Let’s face it. All of us have a short shelf life. As we get older, our social lives diminish. Some of us lose our spouses or long-time friends to death. Research suggests that when this happens, many do not invest the time in getting to know others to keep up with the robust social connections they once had to keep themselves happy and healthy. Many studies show the correlation of social connections to health. One recent study linked low socialization to the risk of developing dementia. Dementia is a global health challenge and social connections appear to lower the risk of suffering from this debilitating disease.
People who are socially engaged exercise their cognitive skills such as memory and language. Spending time with others is good for mental well-being, correlates with being physically active and a high level of life satisfaction and happiness.
Those that move into retirement homes might be surrounded by others, but the quality and nature of their relationships are superficial. Recently, the Center for Relationship Education team was retained to host a pilot 4-week workshop in a retirement community. The residents who attended were excited to learn new skills. One of the articulated expectations of the group was to learn how to go deeper in relationships. One resident said he wanted to learn, “What do you say after, ‘How are you?’
The workshop presenters were effective in getting the reluctant residents to participate in icebreakers, dancing, music and conversation starters. There was laughter, engagement, skills acquisition and connection. We could tell that this group of seniors was captivated by the activities, the discussions, and the lighthearted atmosphere that was created. The following workshops from one week to the next were more populated by the residents than the week before. Word of mouth about the fun was increasing the class attendance from week to week. There was a buzz in the retirement facility. The Center for Relationship Education team was delighted to serve seniors in the development of new social supports and connections.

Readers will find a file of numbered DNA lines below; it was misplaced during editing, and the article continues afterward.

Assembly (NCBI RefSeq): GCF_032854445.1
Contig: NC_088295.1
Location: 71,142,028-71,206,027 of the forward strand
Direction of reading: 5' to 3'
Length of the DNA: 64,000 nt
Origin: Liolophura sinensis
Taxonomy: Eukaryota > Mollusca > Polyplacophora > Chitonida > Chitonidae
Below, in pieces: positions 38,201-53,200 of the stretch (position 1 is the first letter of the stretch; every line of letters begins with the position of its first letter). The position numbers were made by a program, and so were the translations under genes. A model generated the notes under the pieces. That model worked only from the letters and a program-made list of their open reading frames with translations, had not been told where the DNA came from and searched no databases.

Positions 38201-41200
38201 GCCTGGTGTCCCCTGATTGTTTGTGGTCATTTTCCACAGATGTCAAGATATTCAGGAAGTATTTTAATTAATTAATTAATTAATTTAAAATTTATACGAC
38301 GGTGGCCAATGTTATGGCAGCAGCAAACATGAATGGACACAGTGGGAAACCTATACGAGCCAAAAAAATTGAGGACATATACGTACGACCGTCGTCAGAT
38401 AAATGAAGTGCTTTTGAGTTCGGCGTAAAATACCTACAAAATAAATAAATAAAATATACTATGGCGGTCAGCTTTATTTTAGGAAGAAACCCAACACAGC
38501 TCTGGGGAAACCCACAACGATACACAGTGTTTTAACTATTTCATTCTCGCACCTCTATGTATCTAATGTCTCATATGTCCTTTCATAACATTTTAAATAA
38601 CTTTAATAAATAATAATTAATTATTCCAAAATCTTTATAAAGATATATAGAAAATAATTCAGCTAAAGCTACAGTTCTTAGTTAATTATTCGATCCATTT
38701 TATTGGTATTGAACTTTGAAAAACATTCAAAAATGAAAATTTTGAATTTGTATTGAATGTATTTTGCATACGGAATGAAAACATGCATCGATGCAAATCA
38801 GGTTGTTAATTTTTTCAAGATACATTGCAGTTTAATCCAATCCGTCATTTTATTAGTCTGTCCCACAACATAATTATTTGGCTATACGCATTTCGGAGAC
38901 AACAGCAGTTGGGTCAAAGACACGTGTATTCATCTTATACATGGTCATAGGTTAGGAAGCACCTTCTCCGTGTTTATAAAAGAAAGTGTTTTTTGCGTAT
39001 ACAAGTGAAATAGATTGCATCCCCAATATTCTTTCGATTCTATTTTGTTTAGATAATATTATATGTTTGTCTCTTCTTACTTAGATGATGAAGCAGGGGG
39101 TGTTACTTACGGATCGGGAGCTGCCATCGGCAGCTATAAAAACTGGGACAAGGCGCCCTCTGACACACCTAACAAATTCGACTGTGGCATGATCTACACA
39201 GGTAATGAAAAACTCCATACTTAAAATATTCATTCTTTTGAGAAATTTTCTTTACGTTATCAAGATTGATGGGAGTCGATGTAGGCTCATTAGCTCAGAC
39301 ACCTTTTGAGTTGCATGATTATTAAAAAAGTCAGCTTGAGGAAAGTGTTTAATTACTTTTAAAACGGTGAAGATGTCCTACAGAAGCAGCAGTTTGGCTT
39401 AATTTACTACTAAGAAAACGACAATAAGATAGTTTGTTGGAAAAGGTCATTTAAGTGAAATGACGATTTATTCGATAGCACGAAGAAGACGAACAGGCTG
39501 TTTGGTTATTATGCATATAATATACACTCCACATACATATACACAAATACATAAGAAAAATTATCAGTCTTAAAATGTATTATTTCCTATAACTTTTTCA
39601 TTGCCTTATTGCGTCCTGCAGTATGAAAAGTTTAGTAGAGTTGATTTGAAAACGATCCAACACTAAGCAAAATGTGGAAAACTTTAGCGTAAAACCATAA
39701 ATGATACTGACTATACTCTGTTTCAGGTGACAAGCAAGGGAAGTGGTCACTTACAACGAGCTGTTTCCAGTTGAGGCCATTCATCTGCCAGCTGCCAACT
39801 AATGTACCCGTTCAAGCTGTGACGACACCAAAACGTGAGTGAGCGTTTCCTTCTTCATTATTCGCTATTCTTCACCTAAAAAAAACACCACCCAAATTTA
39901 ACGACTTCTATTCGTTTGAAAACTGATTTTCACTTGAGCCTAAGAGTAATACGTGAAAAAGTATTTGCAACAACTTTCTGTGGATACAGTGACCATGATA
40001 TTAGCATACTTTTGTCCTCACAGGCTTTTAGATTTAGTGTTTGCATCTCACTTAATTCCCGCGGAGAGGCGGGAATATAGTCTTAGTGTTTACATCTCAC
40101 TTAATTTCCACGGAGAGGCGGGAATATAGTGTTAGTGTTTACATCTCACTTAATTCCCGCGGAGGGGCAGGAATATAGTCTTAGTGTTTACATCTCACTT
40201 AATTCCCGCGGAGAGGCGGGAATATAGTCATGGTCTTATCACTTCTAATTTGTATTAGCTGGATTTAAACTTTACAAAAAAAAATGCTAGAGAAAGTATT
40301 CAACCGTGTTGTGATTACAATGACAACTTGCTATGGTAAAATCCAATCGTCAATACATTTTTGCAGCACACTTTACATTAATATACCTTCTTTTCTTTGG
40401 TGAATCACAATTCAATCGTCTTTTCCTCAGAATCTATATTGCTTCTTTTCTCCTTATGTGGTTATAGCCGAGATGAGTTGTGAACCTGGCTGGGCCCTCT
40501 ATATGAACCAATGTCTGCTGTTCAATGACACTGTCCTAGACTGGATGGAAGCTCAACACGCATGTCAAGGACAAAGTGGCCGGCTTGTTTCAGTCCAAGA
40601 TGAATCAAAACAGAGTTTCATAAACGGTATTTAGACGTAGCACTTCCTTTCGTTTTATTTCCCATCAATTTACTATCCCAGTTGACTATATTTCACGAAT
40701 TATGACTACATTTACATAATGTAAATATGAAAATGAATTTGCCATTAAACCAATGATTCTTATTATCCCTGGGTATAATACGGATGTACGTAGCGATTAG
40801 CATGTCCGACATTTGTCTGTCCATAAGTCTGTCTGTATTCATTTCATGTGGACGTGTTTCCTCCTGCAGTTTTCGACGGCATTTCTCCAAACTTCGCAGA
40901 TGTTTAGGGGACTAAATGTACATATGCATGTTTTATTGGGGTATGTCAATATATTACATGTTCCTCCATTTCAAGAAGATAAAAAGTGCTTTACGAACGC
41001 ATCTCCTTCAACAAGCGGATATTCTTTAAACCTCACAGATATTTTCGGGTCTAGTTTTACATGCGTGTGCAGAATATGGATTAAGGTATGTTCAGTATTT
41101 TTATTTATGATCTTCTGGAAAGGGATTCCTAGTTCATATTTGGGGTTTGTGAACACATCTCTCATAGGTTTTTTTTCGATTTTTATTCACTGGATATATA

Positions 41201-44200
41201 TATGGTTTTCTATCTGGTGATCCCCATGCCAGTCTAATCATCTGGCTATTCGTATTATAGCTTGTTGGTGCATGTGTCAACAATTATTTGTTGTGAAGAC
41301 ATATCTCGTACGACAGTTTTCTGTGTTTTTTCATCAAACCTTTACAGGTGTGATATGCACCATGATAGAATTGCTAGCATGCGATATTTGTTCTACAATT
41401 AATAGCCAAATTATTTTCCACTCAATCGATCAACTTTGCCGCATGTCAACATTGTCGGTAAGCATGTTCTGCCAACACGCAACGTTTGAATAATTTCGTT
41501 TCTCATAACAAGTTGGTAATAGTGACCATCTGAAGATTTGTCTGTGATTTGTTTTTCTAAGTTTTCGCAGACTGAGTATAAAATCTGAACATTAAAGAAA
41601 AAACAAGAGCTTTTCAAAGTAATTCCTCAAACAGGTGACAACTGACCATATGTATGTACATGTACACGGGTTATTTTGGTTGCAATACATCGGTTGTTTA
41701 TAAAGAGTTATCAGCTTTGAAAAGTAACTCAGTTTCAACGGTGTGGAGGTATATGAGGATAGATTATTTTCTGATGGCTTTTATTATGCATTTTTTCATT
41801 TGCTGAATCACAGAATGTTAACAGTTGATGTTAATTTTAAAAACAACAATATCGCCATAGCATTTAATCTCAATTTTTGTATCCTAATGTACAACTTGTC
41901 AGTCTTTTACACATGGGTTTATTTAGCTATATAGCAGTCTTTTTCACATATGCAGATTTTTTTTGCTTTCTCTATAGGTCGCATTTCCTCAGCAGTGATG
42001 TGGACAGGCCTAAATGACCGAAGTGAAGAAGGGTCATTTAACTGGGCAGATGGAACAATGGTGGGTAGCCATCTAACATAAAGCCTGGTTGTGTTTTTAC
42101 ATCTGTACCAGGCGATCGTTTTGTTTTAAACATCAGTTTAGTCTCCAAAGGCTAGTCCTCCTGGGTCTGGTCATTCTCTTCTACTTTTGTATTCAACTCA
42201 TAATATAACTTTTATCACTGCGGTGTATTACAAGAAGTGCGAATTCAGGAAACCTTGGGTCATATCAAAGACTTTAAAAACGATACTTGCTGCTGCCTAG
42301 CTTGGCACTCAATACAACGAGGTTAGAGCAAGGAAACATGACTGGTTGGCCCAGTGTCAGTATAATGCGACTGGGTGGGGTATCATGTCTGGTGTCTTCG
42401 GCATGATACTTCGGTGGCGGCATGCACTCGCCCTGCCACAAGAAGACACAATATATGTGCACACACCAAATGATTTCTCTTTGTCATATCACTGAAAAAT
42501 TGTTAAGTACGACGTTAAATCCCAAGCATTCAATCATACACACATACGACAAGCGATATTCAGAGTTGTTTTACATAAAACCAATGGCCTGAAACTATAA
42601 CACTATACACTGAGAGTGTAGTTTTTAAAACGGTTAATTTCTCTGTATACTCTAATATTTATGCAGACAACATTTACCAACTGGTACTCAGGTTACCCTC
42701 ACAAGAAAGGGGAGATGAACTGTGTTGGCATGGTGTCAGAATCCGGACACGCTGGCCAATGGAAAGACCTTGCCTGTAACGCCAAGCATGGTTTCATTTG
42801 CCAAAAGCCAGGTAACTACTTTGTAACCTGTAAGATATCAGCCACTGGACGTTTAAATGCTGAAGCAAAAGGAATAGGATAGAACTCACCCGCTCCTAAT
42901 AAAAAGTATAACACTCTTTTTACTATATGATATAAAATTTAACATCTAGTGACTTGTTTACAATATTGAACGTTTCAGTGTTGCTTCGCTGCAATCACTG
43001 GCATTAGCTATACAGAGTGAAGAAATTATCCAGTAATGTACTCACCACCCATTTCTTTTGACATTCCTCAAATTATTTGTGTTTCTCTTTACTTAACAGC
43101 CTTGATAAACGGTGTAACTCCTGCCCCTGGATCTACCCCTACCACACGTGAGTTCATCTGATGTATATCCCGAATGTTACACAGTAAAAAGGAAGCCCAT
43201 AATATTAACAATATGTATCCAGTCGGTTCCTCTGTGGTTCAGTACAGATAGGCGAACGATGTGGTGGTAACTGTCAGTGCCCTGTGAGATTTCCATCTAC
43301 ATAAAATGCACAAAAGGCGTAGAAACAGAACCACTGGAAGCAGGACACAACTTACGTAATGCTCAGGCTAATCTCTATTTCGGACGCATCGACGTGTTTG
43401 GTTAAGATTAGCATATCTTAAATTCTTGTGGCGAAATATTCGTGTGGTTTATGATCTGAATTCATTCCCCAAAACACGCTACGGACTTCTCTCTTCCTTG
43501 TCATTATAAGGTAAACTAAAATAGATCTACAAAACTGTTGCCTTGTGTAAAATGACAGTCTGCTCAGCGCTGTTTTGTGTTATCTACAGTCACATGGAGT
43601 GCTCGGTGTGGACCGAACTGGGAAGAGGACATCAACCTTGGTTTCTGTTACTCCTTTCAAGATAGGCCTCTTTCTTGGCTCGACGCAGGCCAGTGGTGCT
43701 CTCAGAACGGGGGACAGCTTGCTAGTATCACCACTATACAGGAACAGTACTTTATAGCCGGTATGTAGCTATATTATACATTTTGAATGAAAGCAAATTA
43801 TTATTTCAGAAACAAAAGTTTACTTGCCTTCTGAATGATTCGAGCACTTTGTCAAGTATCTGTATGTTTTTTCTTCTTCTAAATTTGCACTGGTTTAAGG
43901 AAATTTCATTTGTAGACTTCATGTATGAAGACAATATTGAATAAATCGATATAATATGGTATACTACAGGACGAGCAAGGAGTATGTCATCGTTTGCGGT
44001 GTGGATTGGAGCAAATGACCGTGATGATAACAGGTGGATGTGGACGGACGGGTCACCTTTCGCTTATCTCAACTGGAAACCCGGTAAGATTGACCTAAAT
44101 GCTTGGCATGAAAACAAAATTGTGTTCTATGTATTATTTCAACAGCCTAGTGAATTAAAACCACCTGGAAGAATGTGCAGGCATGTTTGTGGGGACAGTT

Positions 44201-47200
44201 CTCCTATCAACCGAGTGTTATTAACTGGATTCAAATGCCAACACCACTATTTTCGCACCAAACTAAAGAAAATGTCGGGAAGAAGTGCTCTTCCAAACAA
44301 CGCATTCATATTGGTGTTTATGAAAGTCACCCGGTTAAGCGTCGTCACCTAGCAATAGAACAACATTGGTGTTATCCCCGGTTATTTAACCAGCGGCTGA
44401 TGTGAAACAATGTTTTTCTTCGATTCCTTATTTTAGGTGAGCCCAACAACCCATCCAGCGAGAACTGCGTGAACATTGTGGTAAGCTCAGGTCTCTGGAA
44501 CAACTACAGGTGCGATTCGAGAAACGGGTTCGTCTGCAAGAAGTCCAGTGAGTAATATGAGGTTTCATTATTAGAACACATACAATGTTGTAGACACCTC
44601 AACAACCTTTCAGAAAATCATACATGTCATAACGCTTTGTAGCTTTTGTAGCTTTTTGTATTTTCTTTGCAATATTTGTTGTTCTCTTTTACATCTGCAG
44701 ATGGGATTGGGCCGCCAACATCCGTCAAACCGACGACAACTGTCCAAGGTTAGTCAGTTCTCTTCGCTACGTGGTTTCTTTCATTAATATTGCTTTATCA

Many of the goals around the work of the Center for Relationship Education is to increase health and well-being through thriving and satisfying relationship development. Additionally, the professional team desires to decrease loneliness and isolation among all age groups. Adolescents are also a concern as Colorado is number nine in the nation for the highest number of teen suicides. Between 2015 and 2017 there were 533 suicides in Colorado by individuals between the ages of 10 and 24 years of age. One of the reasons researchers cite as a contributing factor is lack of social supports and social isolation. Life is hard. We need each other. We need to belong, to be affirmed, to be comforted, to be heard, valued, known and respected. We need our lives to have meaning to ourselves and to others. That is why all of us need a “Life Buddy”. The Center for Relationship Education is committed to making that happen. email@example.com or www.myrelationshipcenter.org
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